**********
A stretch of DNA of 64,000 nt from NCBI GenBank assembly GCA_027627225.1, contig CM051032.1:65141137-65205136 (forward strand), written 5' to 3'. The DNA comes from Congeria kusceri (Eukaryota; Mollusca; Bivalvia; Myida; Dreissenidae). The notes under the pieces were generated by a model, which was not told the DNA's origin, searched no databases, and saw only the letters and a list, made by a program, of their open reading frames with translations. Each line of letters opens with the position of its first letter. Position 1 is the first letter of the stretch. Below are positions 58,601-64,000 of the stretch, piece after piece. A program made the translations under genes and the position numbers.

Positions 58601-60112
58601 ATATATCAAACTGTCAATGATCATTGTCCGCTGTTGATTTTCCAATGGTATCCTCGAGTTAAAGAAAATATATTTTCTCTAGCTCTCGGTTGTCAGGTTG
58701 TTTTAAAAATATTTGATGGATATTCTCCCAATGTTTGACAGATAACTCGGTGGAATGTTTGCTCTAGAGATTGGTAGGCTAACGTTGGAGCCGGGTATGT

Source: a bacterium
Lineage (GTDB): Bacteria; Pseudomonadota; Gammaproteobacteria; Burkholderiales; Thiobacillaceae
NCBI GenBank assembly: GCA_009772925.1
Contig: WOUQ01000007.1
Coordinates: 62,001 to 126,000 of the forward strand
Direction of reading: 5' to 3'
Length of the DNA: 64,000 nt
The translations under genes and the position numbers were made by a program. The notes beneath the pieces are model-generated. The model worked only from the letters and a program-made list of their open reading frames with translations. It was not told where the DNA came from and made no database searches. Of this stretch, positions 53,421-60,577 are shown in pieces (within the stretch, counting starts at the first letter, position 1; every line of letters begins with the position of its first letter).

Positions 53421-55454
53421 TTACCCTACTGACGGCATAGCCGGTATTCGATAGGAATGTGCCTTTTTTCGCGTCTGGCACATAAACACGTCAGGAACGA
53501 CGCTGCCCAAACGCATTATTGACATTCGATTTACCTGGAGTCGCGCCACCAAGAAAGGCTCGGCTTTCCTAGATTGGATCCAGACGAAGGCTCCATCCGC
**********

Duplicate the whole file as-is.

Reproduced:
A stretch of DNA of 64,000 nt from NCBI GenBank assembly GCA_027627225.1, contig CM051032.1:65141137-65205136 (forward strand), written 5' to 3'. The DNA comes from Congeria kusceri (Eukaryota; Mollusca; Bivalvia; Myida; Dreissenidae). The notes under the pieces were generated by a model, which was not told the DNA's origin, searched no databases, and saw only the letters and a list, made by a program, of their open reading frames with translations. Each line of letters opens with the position of its first letter. Position 1 is the first letter of the stretch. Below are positions 58,601-64,000 of the stretch, piece after piece. A program made the translations under genes and the position numbers.

Positions 58601-60112
58601 ATATATCAAACTGTCAATGATCATTGTCCGCTGTTGATTTTCCAATGGTATCCTCGAGTTAAAGAAAATATATTTTCTCTAGCTCTCGGTTGTCAGGTTG
58701 TTTTAAAAATATTTGATGGATATTCTCCCAATGTTTGACAGATAACTCGGTGGAATGTTTGCTCTAGAGATTGGTAGGCTAACGTTGGAGCCGGGTATGT

Source: a bacterium
Lineage (GTDB): Bacteria; Pseudomonadota; Gammaproteobacteria; Burkholderiales; Thiobacillaceae
NCBI GenBank assembly: GCA_009772925.1
Contig: WOUQ01000007.1
Coordinates: 62,001 to 126,000 of the forward strand
Direction of reading: 5' to 3'
Length of the DNA: 64,000 nt
The translations under genes and the position numbers were made by a program. The notes beneath the pieces are model-generated. The model worked only from the letters and a program-made list of their open reading frames with translations. It was not told where the DNA came from and made no database searches. Of this stretch, positions 53,421-60,577 are shown in pieces (within the stretch, counting starts at the first letter, position 1; every line of letters begins with the position of its first letter).

Positions 53421-55454
53421 TTACCCTACTGACGGCATAGCCGGTATTCGATAGGAATGTGCCTTTTTTCGCGTCTGGCACATAAACACGTCAGGAACGA
53501 CGCTGCCCAAACGCATTATTGACATTCGATTTACCTGGAGTCGCGCCACCAAGAAAGGCTCGGCTTTCCTAGATTGGATCCAGACGAAGGCTCCATCCGC